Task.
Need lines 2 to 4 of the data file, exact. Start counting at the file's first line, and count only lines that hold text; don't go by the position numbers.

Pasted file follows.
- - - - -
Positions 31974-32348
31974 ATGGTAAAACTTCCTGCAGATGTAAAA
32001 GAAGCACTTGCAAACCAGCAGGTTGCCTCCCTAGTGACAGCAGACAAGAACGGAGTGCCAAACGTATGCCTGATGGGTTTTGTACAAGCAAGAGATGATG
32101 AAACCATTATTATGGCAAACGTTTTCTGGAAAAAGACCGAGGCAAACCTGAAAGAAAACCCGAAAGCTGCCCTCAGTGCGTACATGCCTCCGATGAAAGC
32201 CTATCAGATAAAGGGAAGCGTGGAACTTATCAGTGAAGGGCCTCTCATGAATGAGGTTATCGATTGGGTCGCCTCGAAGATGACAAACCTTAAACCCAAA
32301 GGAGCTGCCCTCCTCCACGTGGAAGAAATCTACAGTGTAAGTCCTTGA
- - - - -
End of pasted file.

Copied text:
31974 ATGGTAAAACTTCCTGCAGATGTAAAA
32001 GAAGCACTTGCAAACCAGCAGGTTGCCTCCCTAGTGACAGCAGACAAGAACGGAGTGCCAAACGTATGCCTGATGGGTTTTGTACAAGCAAGAGATGATG
32101 AAACCATTATTATGGCAAACGTTTTCTGGAAAAAGACCGAGGCAAACCTGAAAGAAAACCCGAAAGCTGCCCTCAGTGCGTACATGCCTCCGATGAAAGC